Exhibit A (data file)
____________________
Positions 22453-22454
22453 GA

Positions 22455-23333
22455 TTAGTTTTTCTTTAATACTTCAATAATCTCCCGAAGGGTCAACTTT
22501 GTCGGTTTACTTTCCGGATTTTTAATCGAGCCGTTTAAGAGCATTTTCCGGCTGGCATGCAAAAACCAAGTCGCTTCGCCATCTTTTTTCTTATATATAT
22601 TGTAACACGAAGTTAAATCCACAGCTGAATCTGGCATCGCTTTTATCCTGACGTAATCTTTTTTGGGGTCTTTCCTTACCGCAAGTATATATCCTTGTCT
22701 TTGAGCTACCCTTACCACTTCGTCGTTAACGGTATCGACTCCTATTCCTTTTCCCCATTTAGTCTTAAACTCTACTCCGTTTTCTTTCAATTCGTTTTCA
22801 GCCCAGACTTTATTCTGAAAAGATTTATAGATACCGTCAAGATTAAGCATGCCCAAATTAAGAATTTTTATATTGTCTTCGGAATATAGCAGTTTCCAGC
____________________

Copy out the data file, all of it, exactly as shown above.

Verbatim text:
Positions 22453-22454
22453 GA

Positions 22455-23333
22455 TTAGTTTTTCTTTAATACTTCAATAATCTCCCGAAGGGTCAACTTT
22501 GTCGGTTTACTTTCCGGATTTTTAATCGAGCCGTTTAAGAGCATTTTCCGGCTGGCATGCAAAAACCAAGTCGCTTCGCCATCTTTTTTCTTATATATAT
22601 TGTAACACGAAGTTAAATCCACAGCTGAATCTGGCATCGCTTTTATCCTGACGTAATCTTTTTTGGGGTCTTTCCTTACCGCAAGTATATATCCTTGTCT
22701 TTGAGCTACCCTTACCACTTCGTCGTTAACGGTATCGACTCCTATTCCTTTTCCCCATTTAGTCTTAAACTCTACTCCGTTTTCTTTCAATTCGTTTTCA
22801 GCCCAGACTTTATTCTGAAAAGATTTATAGATACCGTCAAGATTAAGCATGCCCAAATTAAGAATTTTTATATTGTCTTCGGAATATAGCAGTTTCCAGC